By Jann Wiswall
One of the highlights of Christmas in Ellicottville on Thanksgiving weekend, and the Christmas Stroll the following weekend, is the roving carolers who put the entire village in the holiday mood.
This year, the Seneca Junction Chorus will again be serenading folks both weekends, and you can be sure that these professional singers will reawaken your taste for the dulcet tones of barbershop music, that gorgeous blend of male voices singing in perfect four-part harmony.
If you don’t know barbershop from a hair salon, we recommend you go out and rent the 1962 movie “The Music Man” and fast forward to the part where the Buffalo Bills sing “Lida Rose” (or just check it out on YouTube). Those Buffalo Bills — none of them football players — probably remain the best known barbershop quartet in the world, and hail from right here in Western New York.
The Seneca Junction Chorus (SJC), also from Western New York, is part of the international Barbershop Harmony Society (BHS), an organization headquartered in Nashville that brings together men who love to sing. There are 17 BHS districts in the U.S. and Canada. SJC is in the Seneca Land District, the smallest of the 17 districts in area, covering western and central New York and the northwestern corner of Pennsylvania. (By contrast, the Far West District covers all of California, Nevada, Arizona and Hawaii; the Land O Lakes District includes Wisconsin, Michigan, Minnesota, Saskatchewan, Manitoba and part of Ontario.)
Size notwithstanding, the Seneca Land District boasts some of the top choruses in the BHS, and the Seneca Junction Chorus is one of its most successful. SJC is the 12-time winner of the Plateau A Championship (for choruses of less than 35 registered members) and was honored as the Best District Choir of 2013.
The chorus rehearses weekly at the Salamanca Senior Center, where residents are always invited to listen in and even sing along. It is made up of men from all over the area — from Jamestown to Boston to Buffalo — ranging in age from 16 to 80-something.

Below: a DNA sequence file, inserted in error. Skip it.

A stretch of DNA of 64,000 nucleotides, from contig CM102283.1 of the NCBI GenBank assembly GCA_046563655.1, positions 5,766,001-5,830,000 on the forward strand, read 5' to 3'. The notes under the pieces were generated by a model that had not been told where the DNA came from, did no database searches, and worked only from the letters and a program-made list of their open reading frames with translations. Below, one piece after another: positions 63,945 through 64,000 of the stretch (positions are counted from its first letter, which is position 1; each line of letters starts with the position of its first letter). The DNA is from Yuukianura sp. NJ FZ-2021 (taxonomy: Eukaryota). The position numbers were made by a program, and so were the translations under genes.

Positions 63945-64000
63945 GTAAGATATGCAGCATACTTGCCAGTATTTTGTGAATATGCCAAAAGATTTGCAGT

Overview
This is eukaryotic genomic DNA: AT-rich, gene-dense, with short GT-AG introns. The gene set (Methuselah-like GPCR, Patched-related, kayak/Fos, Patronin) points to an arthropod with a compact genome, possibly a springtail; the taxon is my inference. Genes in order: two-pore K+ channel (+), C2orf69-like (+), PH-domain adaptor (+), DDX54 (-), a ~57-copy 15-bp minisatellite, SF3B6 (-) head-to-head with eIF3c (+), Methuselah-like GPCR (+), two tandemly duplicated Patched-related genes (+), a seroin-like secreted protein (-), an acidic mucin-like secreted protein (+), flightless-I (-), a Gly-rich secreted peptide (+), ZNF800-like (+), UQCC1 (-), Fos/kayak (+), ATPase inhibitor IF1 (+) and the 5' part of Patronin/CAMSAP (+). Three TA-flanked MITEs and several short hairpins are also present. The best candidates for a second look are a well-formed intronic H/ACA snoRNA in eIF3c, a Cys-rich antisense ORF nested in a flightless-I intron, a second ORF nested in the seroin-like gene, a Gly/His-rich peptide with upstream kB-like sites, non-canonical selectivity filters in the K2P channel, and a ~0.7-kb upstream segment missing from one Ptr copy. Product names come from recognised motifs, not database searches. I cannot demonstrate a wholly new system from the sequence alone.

“Everyone loves to sing great music, of course, but the camaraderie is what keeps the group together,” said Eric VanDruff, a tenor with the chorus who also serves as its vice president of marketing and public relations.
The group performs barbershop classics, patriotic, religious and Broadway selections, as well as fabulous arrangements of favorite Beatles, Elvis and more recent rock n’ roll songs.
VanDruff, who lives in Olean, says caroling in Ellicottville is one of the chorus’ favorite performances of the year.
“We make it fun for everyone. If there’s a cluster of little kids, we’ll stop and sing ‘Rudolph the Red-Nosed Reindeer’ just for them. If the restaurants and stores will have us, we go in and sing for their customers. Everyone stops to listen and sing along.”
While the chorus charges fees to perform at events throughout the year, funding is always an issue for the non-profit organization. VanDruff spends a lot of time writing grant proposals to keep the group afloat and asks for support from area businesses, organizations and individuals.
“Ellicottville’s businesses are great supporters of our annual show program, and many of them make very generous donations,” he said.
Much of the chorus’ funding goes to support its Youth in Harmony program, which teaches boys and young men about a cappella and barbershop singing with the long-term goal of promoting the art form and attracting new chorus members.
FYI: Women interested in singing in the four-part harmony style can join one of two female groups — Sweet Adelines International or Harmony, Inc.
The SJC will be caroling along the streets of Ellicottville on Friday, Nov. 29 from 5-7:30 p.m.; Saturday, Nov. 30, all afternoon; and again during the Christmas Stroll on Dec. 7 from 2-6 p.m. For more information, visit www.senecajunctionchorus.org.